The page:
A friend of mine is a morning deejay for a popular radio show in Salt Lake City – or at least he was until a couple of weeks ago. His program targeted hip, twenty and thirty something’s with offbeat humor that poked fun at the craziness of Utah’s culture and politics. And since he is also an actor, the program offered a sprinkle of Hollywood gossip and local film insight. The format seemed to work well for years, launching my friend into the ranks of local celebrity. With only weeks off the airwaves, the celebrity he was so fond of, is nothing more than a collection of distant, fat-cat memories.
The fall of radio and the local celebrity deejay is more widespread than you think. Consumers have become terribly finicky – demanding to hear what they want, and when they want it. Unfortunately for radio, it hasn’t been able to keep up. Many stations have dumped programming in favor of automated-deejay, genre-specific, uninterrupted, never-ending play lists – and rightly so. How else can an industry of single dimension find an audience?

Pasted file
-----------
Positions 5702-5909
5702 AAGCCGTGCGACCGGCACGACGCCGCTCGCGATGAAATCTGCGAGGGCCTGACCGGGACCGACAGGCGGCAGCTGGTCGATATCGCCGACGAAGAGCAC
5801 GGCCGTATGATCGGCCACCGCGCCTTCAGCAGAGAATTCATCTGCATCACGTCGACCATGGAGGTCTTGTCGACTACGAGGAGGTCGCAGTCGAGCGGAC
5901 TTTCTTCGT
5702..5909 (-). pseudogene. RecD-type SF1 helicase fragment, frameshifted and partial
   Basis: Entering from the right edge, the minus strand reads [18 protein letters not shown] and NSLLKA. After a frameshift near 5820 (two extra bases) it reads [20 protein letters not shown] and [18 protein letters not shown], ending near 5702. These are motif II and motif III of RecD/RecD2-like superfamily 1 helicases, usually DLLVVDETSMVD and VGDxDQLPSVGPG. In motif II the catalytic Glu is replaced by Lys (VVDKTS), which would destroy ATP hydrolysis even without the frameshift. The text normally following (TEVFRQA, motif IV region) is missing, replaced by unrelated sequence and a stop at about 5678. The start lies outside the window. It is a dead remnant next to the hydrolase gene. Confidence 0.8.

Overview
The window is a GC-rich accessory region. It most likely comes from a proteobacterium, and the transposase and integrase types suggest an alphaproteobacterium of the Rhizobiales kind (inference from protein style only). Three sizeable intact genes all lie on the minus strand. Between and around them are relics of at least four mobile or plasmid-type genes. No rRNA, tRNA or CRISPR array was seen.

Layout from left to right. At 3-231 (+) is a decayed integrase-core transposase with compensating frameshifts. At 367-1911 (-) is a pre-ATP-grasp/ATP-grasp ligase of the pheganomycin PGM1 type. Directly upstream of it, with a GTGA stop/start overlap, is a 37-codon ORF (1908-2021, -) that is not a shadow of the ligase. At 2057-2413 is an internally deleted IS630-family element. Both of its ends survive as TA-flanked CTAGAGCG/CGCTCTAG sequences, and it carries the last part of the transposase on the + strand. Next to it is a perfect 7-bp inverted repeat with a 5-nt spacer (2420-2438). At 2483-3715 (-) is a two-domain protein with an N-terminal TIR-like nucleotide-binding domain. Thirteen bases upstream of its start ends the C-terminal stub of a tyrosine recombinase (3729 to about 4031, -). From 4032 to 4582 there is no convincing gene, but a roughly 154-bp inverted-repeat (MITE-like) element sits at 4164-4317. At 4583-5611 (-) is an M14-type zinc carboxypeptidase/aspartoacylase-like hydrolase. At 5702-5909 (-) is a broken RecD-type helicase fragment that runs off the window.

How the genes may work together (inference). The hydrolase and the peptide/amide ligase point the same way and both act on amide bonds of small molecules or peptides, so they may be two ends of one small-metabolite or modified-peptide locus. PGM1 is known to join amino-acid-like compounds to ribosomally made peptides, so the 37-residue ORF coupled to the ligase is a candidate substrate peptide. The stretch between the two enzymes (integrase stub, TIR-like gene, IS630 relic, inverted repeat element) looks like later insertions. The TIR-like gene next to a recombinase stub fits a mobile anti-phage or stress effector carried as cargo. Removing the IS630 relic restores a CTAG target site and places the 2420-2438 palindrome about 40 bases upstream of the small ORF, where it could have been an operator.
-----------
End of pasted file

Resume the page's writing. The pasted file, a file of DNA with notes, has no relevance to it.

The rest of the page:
So, what can we learn from radio? Three critical things come to mind:
1- Thoroughly know your market.
2- Understand the undercurrents creating market change.
3- Make market-driven innovation a priority in your business.
Don’t confuse market with industry. Market denotes a focus on the places, processes, systems and social influences that forms a buying economy. An industry is a loose definition or category of buyers and sellers around general needs and interests. It is the what, when, where, how and why of the market that should define your business strategies.
I’ve seen many businesses focus so heavily upon industry that they lose sight of the market. Don’t let the industry boundaries obstruct your market perspective. Look and think beyond them. A behavioral change in an industry with similar pressures can work as an early warning system for yours.
Innovate. Innovate. Innovate. I spent years working for a company who, in essence, invented the Internet. Yes, none other than Novell. They invented the protocol that enabled computer to computer and computer to printer communications. Their focus was so self-centered and industry oriented, they lost track of the market. A company that enjoyed a Trillion dollar revenue ecosystem is now up for sale, and with no interested buyers.
There certainly is a lot to learn from Radio. I’m not sure where my deejay friend will end up. He loved what celebrity our small city saw fit to bestow, but all good things eventually come to an end – especially if you don’t keep these three simple thoughts in the forefront of your business strategy.